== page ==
Aviation News Journal
By Divan Muller
Alexander Kartveli, originally Kartvelishvili, was born on 9 September 1896 in Tblisi, Georgia, then part of the Russian Empire. He served in World War I as an artillerist, but was sent home having been wounded in the leg. Kartveli later moved to France to study artillery, but instead, he studied engineering and graduated from an aviation school in Paris in 1922. Whilst studying, he supported himself by performing as a circus trapeze artist and by teaching mathematics, but he soon found employment as a test-pilot, before being employed by Louis Blériot as an aircraft designer. A few years later, Kartveli was employed by Charles Levin, an American who gained fame for becoming the world’s first transatlantic passenger in 1927. Levin helped Kartveli immigrate to the USA.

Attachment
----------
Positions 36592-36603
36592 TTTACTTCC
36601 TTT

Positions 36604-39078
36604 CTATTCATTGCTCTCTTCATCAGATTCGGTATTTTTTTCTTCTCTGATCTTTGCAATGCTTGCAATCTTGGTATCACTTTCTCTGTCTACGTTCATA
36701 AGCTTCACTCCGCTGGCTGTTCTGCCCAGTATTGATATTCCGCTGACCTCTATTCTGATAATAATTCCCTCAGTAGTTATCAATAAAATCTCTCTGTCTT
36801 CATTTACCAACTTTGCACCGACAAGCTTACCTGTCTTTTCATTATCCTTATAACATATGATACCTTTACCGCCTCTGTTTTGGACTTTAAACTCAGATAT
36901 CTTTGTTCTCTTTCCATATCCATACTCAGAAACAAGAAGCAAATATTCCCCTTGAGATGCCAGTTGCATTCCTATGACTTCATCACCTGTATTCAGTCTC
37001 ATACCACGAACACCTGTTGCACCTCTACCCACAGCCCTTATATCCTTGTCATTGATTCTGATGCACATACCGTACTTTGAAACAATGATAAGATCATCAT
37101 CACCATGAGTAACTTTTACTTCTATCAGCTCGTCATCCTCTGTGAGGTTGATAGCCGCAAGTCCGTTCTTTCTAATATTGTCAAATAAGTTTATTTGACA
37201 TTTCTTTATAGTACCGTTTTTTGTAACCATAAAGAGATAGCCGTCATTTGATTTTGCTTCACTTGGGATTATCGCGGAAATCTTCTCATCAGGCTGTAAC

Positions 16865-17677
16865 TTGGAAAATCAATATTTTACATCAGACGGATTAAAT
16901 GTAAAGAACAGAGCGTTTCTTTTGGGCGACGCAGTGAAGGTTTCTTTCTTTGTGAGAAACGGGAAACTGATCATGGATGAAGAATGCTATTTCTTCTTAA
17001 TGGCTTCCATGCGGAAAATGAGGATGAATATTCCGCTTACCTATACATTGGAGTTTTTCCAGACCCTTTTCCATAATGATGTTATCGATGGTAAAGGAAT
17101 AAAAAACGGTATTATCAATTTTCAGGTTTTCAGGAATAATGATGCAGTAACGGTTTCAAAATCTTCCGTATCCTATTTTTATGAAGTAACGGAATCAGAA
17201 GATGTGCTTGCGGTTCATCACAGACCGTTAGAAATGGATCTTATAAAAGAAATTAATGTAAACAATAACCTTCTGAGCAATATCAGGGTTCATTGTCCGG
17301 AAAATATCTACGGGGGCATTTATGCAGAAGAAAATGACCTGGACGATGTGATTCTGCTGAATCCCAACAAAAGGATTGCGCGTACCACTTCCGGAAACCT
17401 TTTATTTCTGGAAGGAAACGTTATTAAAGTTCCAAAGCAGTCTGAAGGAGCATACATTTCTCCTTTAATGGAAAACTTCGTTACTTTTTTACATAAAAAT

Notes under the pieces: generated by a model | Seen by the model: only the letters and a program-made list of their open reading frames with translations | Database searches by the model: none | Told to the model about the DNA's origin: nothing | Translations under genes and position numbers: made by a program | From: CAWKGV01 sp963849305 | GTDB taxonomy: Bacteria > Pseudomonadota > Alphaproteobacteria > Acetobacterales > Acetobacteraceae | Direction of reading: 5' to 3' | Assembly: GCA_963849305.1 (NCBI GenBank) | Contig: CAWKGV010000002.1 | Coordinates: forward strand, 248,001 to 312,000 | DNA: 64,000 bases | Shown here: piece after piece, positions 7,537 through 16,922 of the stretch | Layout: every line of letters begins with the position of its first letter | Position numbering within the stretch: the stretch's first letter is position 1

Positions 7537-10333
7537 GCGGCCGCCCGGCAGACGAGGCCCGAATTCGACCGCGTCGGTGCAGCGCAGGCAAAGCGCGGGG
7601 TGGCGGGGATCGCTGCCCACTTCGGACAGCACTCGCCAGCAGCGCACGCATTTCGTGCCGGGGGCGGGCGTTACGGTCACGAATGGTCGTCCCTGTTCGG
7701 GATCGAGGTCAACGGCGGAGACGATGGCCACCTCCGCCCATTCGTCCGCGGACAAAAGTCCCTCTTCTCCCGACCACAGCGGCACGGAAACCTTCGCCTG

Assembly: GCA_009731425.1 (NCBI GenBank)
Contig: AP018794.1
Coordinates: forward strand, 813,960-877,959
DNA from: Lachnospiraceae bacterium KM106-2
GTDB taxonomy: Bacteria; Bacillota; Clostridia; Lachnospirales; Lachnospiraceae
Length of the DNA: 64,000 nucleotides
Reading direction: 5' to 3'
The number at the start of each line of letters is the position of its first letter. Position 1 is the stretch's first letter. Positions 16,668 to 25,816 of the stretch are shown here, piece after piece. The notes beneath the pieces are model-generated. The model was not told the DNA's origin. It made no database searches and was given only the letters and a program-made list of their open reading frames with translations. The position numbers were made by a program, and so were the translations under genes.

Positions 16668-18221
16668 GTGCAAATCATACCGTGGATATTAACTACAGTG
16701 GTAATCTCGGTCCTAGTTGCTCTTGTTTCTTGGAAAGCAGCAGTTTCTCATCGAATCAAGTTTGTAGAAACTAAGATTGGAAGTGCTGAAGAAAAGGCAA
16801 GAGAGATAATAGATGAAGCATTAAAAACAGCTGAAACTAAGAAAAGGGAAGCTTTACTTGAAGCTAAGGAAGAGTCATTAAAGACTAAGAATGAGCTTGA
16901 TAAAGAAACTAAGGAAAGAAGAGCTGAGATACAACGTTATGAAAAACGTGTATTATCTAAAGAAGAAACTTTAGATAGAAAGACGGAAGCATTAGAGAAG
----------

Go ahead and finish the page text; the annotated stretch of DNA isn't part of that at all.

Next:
In 1931, Kartveli was employed by fellow Georgian Alexander de Seversky, to work at the Seversky Aircraft Corporation in New York. Soon, Kartveli designed his most important aircraft up to that point, the Seversky P-35. Although it appeared somewhat obsolescent when compared with contemporary European fighters, such as Britain’s Spitfire and Germany’s Bf-109, it was the first American fighter to have an enclosed cockpit, retractable landing gear and feature all-metal construction. Almost 200 examples were built. In 1939, the Seversky Aircraft Corporation was bought out by its shareholders and its name was changed to Republic Aviation. Meanwhile, Kartveli continued to work on a development of the P-35. His new aircraft, the P-43, was considerably more capable, especially as a high-altitude fighter. In 1941, Kartveli’s most famous aircraft took to the skies. The P-47 Thunderbolt, as it was named, was arguably one of the best fighters and ground attack aircraft of World War II. More than 15 500 examples were built from 1941 to 1945. In 1944, Kartveli began work on a jet fighter, the F-84 Thunderjet. This aircraft was also a commercial success, with more than 7 500 examples built. The wept-wing development of the Thunderjet, the Thunderstreak, entered service in 1954. Also during the 1950s, Kartveli led a design team to develop the F-105 Thunderchief, which was used extensively during the Vietnam War. Kartveli’s last project was the A-10 Thunderbolt II, arguably the most capable close air support aircraft ever built. Kartveli lived to see the aircraft fly, but sadly, not long enough to see it reach its full potential. He died on 20 June 1974, at the age of 77.